Japanese Maple


The leaves of my 20 year old Japanese maple are curling up, and on one branch they are dried out completely. On other leaves there is speckling.
Do you know what causes this, is it worrisome, and Is there anything I can do to help?


Thank you for contacting the Toronto Master Gardeners with your concern for your Japanese maple.

The most likely cause is a fungal born disease called verticulum wilt, which tends to start by first  yellowing or wilting of individual limbs or portions of the canopy (often referred to as “flagging”,  and is very indicative of your photograph). This disease usually  appears in mid-summer, frequently after periods of hot, dry weather. killing individual branches or section of a tree, before expanding to other sections of the tree.

Infected trees die slowly or suddenly, depending upon the extent of infection and the overall health of the tree. Trees weakened by drought or root damage are thought to be more prone to disease.

There are no chemical controls for this disease of maple once trees are infected. However, efforts to maintain tree health and vigor can help to prolong the life of the tree. It is helpful to prune affected limbs as soon
as symptoms are evident.

Tools should be thoroughly disinfested between cuts with a 10% solution of household bleach or 70%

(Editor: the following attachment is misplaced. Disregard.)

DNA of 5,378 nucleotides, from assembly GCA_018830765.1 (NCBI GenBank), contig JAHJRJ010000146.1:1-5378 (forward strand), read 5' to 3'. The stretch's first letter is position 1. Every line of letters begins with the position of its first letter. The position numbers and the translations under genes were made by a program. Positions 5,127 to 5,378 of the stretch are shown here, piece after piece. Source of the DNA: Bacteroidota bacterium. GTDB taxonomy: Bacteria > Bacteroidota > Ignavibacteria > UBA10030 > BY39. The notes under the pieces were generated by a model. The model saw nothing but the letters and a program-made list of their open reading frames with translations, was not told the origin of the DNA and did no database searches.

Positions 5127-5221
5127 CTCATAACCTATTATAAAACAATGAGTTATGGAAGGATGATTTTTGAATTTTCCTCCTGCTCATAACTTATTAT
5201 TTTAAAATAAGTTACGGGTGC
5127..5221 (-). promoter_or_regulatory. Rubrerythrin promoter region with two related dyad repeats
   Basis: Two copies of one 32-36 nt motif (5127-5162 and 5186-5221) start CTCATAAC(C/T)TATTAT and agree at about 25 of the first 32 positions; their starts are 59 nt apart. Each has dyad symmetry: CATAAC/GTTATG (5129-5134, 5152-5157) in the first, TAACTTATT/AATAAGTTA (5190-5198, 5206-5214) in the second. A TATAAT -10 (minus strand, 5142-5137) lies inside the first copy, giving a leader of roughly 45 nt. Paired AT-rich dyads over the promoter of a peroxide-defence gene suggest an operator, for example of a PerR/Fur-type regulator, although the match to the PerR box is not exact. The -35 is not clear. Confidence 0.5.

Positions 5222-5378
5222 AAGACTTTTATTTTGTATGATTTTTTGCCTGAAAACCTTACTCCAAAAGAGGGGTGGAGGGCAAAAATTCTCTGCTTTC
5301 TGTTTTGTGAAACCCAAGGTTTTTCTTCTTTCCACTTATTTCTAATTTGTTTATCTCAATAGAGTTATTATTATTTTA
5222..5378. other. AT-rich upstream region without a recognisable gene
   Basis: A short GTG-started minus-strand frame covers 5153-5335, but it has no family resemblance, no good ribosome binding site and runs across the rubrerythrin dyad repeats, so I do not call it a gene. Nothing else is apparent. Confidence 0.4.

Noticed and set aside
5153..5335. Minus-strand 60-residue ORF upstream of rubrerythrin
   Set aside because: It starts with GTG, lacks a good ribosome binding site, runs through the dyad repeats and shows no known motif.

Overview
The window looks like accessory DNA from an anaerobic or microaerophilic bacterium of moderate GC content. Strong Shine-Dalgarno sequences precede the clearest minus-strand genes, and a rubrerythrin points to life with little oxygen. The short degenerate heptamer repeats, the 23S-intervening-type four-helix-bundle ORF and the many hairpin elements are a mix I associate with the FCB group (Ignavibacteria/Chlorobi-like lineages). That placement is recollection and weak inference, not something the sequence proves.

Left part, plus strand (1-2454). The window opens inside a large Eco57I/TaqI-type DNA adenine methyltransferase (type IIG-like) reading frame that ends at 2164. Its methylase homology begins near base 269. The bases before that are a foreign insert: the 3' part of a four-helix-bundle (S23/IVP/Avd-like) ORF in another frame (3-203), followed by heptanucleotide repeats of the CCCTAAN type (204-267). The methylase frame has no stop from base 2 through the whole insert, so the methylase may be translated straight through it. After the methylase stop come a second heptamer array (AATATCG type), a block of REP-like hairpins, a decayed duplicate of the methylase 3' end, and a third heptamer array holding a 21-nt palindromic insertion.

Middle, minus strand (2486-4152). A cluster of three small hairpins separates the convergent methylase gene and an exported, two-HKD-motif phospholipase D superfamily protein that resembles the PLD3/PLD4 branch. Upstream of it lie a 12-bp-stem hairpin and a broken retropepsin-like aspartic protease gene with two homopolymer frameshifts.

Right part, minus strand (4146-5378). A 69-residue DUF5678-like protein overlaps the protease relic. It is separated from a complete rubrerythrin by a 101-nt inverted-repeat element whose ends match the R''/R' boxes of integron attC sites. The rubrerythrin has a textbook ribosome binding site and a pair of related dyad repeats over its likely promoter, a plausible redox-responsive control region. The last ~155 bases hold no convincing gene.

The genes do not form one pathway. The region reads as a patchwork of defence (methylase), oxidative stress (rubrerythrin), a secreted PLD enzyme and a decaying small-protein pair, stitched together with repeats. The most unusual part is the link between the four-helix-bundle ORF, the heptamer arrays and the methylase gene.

alcohol. Additional efforts to promote tree vigor by watering, fertilizing (only as necessary, based on a soil test) and avoiding other types of stress are helpful.

Since the fungus is soil-borne, when the time comes to replace the tree, it is necessary to avoid planting susceptible species in the area.

While this is the most likely diagnosis from the photograph, it should be noted that the photograph is a bit limited in scope, and it is possible that this can also be other pests such as aphids, spider mites,  less likely anthronose or even scorching. Careful observation of the curled leaves should revel if you have infestation of aphids or even spider mites, just to discount those. If you suspect that your tree has not been getting any irrigation and may be dry and scorched, then irrigation of the tree would be in order. Having stated this, the best match from the photograph is unfortunately verticulum wilt.